A powerful nor'easter with blinding snow and bitter winds bore down on the tri-state Friday, forcing flight cancellations, the shutdown of highways and the New York City public school system, and causing major reductions in mass transit service as wind-whipped powder piled up on sidewalks and streets.
The snow tapered off by midday Friday, but the blustery, numbing winds stuck around, causing more localized blowing and drifting of powdery snow.
A state of emergency was declared in New York and New Jersey ahead of the storm that dumped 10 inches of snow on parts of New York City, more than a foot in parts of Long Island and 8 inches or more in New Jersey and Connecticut.
The storm brought icy high tides to coastal areas of New Jersey. Police in Monmouth Beach said three people, including a mailman, were rescued after their vehicles hit high water on low roads.
New York City schools were closed along with dozens of other districts across the tri-state because of treacherous road and sidewalk conditions.
Mayor Bill de Blasio said Friday that New Yorkers should remain off the roads and take caution in the cold.
“This has been and remains a dangerous storm. It is going to be bitter cold today, and New Yorkers need to be extremely careful going outdoors," de Blasio said.
Get the latest forecast and track the storm with our interactive radar here.
Heavy, steady snow began falling Thursday evening, accompanied by plunging temperatures and whipping winds that made it feel like 10 degrees below zero in some spots overnight.
Check school closings, delays and cancellations here.
The Long Island Expressway was closed at midnight Friday as rapid snowfall combined with winds gusting up to 35 miles per hour to create white-out conditions, severely hampering visibility. The highway reopened around 8 a.m.
WATCH: Snow at Top of the Rock
The wicked weather means a host of changes throughout the tri-state:
- A state of emergency has been declared in New York and New Jersey.
- New York City schools are closed Friday, according to the city Department of Education. Central and field offices will be open. After-school programs, PSAL games and class trips are also canceled. A full list of other school closures can be seen here.
- The Long Island Expressway reopened at 8 a.m. in Nassau and Suffolk counties after an eight-hour closure. Interstate 84 was also closed until 8 a.m. in New York. Interstate 87 south of Albany reopened to all vehicles at 8 a.m.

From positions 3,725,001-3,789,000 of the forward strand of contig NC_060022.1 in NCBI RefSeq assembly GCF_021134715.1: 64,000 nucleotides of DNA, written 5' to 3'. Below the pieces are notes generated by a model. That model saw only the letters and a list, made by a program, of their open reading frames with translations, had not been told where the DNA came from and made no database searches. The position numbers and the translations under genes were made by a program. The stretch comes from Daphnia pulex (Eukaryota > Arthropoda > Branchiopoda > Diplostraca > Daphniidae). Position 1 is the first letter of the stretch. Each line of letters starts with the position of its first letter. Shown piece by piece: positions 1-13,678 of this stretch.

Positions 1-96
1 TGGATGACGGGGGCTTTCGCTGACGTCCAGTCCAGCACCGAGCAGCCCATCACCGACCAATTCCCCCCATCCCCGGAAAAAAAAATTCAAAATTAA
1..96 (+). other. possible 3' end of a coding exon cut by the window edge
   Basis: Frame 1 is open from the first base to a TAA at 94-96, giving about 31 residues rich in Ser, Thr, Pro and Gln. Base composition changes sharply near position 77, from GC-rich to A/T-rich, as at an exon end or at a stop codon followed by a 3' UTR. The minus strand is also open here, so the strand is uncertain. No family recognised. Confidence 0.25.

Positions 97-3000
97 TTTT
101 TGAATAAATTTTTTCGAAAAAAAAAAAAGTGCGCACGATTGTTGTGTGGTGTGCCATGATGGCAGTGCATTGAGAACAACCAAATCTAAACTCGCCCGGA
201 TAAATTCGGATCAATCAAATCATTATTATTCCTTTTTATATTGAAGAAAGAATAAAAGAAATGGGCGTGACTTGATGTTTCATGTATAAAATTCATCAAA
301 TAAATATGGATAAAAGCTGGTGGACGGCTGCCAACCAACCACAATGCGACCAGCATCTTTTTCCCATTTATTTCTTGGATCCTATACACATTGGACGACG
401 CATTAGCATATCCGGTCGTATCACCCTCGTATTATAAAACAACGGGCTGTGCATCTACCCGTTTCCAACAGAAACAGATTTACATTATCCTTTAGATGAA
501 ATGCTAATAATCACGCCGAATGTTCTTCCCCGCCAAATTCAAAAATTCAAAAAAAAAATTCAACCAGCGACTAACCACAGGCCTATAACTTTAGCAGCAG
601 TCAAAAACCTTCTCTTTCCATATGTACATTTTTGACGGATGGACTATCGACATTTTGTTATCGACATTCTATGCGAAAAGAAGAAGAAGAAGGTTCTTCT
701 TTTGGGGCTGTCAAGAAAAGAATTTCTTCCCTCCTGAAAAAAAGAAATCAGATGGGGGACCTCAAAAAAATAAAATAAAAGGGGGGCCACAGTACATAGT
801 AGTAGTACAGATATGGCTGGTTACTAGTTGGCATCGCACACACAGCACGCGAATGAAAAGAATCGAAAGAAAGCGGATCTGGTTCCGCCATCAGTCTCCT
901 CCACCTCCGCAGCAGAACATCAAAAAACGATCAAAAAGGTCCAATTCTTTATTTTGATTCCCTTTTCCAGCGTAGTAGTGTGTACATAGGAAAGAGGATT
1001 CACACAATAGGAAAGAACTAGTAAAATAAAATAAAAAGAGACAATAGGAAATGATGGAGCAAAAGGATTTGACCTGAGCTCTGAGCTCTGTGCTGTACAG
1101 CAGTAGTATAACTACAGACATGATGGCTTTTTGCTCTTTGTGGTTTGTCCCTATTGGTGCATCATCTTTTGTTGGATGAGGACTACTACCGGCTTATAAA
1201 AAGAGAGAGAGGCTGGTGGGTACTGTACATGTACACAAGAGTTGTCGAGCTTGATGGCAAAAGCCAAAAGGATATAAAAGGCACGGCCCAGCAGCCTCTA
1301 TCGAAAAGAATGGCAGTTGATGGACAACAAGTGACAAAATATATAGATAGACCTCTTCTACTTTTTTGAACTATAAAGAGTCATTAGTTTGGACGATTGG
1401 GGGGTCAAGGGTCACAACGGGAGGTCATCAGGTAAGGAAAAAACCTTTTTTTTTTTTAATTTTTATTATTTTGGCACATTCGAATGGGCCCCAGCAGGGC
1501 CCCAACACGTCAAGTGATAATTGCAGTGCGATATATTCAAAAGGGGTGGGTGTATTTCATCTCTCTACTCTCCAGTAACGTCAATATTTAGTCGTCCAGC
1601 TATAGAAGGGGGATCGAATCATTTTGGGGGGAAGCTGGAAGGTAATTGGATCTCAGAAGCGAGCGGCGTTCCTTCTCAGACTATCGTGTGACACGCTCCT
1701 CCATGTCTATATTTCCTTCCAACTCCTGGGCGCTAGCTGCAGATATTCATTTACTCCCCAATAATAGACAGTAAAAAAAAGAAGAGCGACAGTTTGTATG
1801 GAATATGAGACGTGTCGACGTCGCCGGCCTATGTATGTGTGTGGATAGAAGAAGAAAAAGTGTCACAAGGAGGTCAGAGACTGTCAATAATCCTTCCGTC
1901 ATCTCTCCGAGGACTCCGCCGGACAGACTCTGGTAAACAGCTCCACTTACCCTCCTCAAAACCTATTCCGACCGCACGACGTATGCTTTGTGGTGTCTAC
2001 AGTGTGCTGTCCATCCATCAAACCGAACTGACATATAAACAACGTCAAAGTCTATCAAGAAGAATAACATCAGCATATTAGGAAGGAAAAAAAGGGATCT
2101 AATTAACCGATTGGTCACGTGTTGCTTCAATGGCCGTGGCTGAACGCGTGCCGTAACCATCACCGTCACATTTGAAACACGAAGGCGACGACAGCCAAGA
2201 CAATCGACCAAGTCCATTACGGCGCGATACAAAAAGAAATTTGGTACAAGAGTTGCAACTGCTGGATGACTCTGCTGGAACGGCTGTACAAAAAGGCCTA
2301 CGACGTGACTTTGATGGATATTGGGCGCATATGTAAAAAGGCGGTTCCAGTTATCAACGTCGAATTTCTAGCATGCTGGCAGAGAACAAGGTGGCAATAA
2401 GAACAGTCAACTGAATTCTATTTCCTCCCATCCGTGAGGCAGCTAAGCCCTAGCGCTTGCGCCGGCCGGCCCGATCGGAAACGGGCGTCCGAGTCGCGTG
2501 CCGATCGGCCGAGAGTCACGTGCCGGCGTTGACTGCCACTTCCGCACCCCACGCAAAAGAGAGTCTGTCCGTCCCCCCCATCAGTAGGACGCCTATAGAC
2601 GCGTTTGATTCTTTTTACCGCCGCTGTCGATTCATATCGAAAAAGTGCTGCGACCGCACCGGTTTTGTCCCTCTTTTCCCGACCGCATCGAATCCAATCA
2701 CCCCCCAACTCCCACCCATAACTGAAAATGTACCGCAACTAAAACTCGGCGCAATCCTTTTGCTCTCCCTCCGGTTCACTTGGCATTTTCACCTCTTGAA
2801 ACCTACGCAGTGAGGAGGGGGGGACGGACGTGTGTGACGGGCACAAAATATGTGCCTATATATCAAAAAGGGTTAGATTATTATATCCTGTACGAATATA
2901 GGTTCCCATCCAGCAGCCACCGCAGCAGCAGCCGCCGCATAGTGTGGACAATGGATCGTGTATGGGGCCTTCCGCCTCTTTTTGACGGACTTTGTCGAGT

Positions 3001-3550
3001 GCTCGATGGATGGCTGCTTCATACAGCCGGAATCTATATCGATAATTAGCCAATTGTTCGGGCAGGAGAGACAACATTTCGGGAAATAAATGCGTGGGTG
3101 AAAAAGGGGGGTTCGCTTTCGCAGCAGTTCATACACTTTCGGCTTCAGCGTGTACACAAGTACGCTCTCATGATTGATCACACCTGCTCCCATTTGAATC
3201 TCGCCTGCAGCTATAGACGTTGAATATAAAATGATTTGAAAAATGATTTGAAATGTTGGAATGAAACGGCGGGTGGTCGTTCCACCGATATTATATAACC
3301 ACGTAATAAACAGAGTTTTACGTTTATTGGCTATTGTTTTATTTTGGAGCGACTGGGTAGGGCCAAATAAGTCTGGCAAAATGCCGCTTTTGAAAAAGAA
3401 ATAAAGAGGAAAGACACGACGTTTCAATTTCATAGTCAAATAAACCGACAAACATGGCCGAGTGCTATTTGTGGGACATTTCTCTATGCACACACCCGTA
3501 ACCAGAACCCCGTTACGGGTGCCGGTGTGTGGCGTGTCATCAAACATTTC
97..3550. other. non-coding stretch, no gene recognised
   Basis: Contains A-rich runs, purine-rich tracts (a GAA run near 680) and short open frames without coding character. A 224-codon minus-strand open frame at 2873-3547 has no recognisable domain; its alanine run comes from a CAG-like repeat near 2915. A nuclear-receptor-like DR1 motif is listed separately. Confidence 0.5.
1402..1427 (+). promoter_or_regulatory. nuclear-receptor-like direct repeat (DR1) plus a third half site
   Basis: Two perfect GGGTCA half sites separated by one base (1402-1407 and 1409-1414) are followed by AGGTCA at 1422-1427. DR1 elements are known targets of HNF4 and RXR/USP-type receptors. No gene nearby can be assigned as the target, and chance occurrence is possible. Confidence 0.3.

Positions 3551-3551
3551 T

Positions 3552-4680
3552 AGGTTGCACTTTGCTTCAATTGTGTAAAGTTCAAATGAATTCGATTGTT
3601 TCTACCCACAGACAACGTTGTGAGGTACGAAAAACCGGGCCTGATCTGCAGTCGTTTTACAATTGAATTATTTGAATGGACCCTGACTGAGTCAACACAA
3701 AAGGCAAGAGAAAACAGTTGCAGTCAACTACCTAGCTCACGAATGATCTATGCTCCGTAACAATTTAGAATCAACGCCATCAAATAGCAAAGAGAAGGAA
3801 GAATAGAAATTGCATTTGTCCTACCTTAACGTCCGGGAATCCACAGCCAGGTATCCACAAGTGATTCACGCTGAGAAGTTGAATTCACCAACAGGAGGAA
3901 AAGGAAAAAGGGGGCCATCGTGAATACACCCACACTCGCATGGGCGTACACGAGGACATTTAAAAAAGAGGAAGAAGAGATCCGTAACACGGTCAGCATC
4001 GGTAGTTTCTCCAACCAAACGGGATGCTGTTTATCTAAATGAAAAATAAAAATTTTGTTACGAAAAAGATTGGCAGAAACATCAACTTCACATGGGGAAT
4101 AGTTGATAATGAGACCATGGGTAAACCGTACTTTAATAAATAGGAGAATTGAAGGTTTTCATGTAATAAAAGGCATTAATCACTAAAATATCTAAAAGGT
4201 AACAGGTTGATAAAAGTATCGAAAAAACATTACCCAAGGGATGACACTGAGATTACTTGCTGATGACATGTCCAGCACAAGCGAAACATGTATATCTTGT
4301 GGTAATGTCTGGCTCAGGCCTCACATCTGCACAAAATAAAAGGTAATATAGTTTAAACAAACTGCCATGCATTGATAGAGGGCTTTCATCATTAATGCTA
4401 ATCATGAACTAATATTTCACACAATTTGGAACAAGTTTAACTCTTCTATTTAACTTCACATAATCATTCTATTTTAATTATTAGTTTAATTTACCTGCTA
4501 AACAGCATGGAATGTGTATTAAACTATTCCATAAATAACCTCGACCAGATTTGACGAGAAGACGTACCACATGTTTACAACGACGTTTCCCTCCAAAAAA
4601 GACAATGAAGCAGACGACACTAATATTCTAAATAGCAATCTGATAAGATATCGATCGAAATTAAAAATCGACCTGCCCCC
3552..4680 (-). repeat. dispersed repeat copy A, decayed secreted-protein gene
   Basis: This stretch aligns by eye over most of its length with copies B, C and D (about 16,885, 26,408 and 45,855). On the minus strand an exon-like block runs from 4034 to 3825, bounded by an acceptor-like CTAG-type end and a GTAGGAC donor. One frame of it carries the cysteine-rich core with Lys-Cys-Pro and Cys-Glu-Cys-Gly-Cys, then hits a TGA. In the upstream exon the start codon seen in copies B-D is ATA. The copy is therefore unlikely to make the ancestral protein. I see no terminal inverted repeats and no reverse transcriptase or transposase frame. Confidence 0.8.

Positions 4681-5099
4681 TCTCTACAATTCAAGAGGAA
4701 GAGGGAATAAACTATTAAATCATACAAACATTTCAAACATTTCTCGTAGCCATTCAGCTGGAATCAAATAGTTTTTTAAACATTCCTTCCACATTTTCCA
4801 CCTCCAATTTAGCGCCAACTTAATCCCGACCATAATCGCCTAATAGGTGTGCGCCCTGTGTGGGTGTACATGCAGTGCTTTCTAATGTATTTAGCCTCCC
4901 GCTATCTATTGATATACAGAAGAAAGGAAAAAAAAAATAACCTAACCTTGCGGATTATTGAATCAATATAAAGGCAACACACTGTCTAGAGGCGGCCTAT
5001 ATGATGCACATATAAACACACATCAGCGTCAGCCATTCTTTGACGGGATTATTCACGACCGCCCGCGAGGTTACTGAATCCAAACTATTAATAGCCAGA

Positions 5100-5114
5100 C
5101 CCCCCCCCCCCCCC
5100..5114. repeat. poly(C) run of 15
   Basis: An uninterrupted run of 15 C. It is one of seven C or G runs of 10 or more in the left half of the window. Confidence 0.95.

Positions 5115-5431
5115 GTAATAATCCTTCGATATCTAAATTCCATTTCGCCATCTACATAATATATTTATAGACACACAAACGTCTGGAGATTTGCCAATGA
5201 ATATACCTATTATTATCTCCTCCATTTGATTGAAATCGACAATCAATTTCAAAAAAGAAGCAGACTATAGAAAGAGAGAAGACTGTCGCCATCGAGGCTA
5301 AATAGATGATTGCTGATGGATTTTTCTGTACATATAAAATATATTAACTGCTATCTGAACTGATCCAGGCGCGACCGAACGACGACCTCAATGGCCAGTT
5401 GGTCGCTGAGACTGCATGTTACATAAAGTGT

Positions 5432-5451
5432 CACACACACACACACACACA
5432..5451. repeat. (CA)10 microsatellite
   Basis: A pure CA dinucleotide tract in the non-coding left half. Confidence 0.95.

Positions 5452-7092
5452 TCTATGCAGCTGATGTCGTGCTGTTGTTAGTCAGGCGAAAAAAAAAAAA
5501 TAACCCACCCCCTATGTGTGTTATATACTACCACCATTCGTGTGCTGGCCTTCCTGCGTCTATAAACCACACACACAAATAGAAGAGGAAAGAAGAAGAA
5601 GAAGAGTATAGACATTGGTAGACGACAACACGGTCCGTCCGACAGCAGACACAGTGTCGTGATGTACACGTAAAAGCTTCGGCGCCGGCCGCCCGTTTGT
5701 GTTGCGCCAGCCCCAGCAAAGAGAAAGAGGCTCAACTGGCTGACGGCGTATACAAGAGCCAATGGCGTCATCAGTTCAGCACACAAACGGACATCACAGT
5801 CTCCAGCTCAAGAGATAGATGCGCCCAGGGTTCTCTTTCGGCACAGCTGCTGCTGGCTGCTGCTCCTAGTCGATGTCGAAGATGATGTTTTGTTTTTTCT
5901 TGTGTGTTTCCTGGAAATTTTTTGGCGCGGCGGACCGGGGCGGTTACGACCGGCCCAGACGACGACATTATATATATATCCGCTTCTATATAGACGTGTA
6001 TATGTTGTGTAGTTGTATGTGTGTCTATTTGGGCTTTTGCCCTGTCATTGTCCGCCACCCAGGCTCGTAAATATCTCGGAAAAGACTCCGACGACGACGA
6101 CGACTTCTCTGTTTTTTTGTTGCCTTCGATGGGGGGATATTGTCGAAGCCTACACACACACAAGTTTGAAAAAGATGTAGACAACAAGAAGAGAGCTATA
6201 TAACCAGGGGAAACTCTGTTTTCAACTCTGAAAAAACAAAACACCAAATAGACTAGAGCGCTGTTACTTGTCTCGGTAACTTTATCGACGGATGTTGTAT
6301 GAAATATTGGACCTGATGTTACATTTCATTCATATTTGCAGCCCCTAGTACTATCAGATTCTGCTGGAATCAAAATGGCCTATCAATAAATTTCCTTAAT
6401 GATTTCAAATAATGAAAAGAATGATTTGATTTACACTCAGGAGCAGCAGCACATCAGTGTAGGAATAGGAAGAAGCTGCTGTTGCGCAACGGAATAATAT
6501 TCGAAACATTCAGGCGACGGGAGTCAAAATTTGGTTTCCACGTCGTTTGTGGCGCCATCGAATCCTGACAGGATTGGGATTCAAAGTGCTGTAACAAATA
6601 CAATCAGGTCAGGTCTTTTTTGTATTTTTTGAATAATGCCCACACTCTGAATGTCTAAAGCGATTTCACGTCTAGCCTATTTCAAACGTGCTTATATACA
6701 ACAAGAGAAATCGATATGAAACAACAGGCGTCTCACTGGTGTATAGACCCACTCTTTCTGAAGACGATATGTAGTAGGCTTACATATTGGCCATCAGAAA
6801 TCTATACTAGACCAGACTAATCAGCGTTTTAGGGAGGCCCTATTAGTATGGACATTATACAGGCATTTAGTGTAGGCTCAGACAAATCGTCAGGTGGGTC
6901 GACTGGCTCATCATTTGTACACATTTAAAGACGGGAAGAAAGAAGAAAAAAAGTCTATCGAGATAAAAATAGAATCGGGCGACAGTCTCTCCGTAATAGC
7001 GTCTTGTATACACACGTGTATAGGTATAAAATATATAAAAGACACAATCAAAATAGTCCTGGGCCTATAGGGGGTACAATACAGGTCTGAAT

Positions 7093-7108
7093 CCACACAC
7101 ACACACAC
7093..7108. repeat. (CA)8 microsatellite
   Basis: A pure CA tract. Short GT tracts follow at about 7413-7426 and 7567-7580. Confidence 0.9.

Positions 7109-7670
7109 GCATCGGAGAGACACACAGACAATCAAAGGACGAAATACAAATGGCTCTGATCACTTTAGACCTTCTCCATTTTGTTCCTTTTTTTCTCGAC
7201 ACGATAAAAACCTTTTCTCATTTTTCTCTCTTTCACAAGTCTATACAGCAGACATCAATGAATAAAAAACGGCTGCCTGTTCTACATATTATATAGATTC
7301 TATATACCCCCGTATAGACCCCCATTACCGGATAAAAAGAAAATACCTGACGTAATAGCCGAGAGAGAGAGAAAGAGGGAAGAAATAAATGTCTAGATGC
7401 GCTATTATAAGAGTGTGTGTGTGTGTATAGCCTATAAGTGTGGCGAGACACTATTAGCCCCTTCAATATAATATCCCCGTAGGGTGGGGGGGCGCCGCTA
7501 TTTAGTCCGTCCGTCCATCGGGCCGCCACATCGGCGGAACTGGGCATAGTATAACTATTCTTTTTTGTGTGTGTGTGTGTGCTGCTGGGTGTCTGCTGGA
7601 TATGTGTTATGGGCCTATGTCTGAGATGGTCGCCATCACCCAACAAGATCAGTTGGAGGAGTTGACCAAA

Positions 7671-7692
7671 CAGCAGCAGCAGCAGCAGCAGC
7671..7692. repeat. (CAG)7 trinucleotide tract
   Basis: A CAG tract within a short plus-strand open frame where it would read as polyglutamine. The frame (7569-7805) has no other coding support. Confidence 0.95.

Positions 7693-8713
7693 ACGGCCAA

- John F. Kennedy International Airport reopened shortly before 10:30 a.m. after being shut down for hours due to low visibility, according to the FAA. Hundreds of flights have been canceled at New York's three major airports.
- Amtrak said it will be operating on a modified schedule on Friday.
- Newark City Hall and Municipal Court are both closed Friday. All non-emergency services have been suspended in the city.
- In New York City, the Department of Transportation announced that alternate-side parking regulations would be suspended as sanitation crews salt and clear the streets. Parking meter rules remain in effect. Residents can track snow removal progress in their neighborhood at PlowNYC.
- Express subway service ended Thursday evening as cars were moved onto express tracks overnight. Local service will continue on the entire subway system through the start of rush hour Friday until trains can be moved off express tracks.
- Metro-North and the Long Island Rail Road both will run on Saturday schedules on Friday. As a result, there will be no train service on the LIRR's West Hempstead branch or east of Ronkonkoma on the Ronkonkoma branch. Substitute bus service between Ronkonkoma and Greenport will be provided.
- Buses will be chained, and extra drivers are being brought in to cover the storm, the MTA says. If roads become impassable, bus service will be suspended. Stay updated on MTA service here.
- The state Department of Transportation says it's rolling out plows on major highways and has deployed crews to trouble spots. Officials are looking to avoid a repeat of last February's disaster on the Long Island Expressway, when hundreds of cars got stranded during a quick-moving snowstorm.
- The Port Authority says it's deploying extra personnel and equipment to monitor conditions and clear the snow at its airports, bridges, tunnels and PATH stations and tracks.
- The Staten Island Ferry will operate on a modified rush hour schedule.
- New Jersey Transit says it will cross-honor all tickets Friday.
After the storm passes, temperatures should rebound slightly Saturday before rising into the 40s Sunday and Monday. By Tuesday, temperatures are expected to plummet again into the high teens.
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